The tags, made by a German company called e-obs Digital Telemetry, combine five basic components: a GPS unit, an Accelerometer (like the one in a smart phone), a memory chip to store data, a radio beacon to enable radio-tracking, and a wireless communications device with which to upload the stored data to a handheld "base station". These are all connected to a battery back and embedded in a block of tough, hopefully tortoise proof, epoxy. The tag is glued onto the carapace (shell of the tortoise) with non-toxic plumber's epoxy. The tags collect and store a GPS fix ((latitude, longitude, date and time data) every hour to provide a detailed picture of tortoise movements around the clock. The accelerometer unit monitors change in orientation of the tag on three axes (up and down, side to side and left to right) during a short pulse (four seconds) every five minutes, which gives a measure of activity.
It is an odd concept to attach a state of the art GPS tracking device onto a giant tortoise who was perhaps alive when Lincoln was President of the USA, and Charles Darwin published "On the Origin of Species by Means of Natural Selection".
Sure enough, giant tortoises migrate up and down the slopes of the extinct volcano that is Santa Cruz. During the dry, cool season, from June to December, the tortoises tend to be found in the uplands of the island where it remains humid year round and therefore plants continue to grow throughout the year. Tortoises seem to like feeding, often for hours on end, on grasses and small herbs. Then as the hot rainy season begins, the tortoises migrate down into the lowlands, often to sea-level; a journey of up to 10kmthat may take three weeks to complete. The tortoises seem to be drawn to the lowlands because the rains produce a rapid bloom of highly nutritious thick vegetation. The tortoises feed for several months, during which time they also mate, until the dry season returns and the vegetation desiccates, and which the males begin returning to the humid highlands, while the females remain in the lowlands to lay eggs. After nesting females also move into the highlands, though intriguingly, some females stay year round in the lowlands. Furthermore, unlike most migratory species, it is only adult Galapagos tortoises that migrate, though the reasons for this are not yet clear.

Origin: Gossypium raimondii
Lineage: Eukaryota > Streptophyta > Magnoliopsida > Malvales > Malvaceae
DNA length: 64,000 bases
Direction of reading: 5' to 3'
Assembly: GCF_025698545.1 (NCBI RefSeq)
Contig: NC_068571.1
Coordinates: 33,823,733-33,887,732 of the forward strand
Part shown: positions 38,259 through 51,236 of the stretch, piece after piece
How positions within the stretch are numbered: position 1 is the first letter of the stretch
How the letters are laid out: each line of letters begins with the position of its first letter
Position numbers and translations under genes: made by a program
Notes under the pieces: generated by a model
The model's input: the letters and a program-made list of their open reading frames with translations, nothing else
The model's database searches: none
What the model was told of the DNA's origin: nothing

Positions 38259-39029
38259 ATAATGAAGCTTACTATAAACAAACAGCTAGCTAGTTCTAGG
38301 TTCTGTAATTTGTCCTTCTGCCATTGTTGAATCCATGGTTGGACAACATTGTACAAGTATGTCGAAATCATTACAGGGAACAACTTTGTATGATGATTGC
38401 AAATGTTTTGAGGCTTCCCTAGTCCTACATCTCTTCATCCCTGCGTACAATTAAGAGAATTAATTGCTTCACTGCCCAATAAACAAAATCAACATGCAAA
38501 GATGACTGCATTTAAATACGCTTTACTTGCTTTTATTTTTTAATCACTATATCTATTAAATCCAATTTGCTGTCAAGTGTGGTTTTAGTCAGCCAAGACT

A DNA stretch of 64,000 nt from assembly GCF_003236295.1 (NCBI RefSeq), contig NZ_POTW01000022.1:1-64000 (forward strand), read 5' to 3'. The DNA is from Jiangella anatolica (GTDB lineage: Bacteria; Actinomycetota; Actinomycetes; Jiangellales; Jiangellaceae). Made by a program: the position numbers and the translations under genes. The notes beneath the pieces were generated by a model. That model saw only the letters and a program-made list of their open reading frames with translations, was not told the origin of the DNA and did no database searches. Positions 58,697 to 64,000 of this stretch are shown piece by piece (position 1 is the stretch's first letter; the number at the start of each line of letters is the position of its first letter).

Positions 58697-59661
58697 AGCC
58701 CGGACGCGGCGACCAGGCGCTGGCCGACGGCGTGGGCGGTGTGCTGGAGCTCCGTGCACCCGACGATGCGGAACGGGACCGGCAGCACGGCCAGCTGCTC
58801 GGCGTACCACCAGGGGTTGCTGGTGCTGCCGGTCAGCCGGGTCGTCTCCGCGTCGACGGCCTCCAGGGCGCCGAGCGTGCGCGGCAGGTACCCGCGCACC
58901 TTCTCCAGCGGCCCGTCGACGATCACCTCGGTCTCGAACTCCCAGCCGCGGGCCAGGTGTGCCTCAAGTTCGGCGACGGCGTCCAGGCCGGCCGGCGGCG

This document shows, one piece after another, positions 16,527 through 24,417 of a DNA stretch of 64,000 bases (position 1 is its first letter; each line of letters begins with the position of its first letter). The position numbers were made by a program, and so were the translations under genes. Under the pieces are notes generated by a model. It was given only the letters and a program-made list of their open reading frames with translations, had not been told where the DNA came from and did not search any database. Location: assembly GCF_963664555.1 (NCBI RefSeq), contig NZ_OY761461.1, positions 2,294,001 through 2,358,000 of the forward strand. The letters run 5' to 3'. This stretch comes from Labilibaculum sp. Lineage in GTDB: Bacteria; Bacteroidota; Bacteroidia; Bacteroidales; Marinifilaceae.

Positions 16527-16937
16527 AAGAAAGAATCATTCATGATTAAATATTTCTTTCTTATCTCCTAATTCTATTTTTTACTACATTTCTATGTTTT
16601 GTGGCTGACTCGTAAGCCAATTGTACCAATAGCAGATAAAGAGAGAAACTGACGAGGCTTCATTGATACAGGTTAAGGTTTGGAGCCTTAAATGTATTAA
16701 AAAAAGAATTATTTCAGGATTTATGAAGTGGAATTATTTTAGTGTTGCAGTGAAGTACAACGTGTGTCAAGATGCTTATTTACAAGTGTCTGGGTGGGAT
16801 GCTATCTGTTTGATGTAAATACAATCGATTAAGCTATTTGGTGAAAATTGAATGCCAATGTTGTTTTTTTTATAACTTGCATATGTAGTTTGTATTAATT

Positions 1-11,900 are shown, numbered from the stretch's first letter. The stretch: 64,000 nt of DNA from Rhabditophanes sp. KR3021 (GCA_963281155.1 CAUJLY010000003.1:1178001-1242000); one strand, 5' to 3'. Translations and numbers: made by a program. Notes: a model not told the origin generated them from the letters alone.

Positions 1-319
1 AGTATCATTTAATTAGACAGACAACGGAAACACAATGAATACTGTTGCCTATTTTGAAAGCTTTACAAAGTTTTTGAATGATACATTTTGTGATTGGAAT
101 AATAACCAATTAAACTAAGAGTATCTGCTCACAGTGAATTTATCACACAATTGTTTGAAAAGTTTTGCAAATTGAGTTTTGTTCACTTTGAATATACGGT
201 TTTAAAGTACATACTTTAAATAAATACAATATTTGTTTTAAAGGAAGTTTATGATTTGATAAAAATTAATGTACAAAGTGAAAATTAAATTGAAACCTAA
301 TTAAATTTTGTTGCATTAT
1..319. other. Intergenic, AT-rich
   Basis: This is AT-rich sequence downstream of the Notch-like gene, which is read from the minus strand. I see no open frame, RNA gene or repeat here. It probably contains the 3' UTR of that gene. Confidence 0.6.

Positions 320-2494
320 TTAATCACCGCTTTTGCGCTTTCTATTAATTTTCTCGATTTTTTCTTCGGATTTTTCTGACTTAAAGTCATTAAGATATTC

Tortoise movements on Santa Cruz
Tortoise movement and migration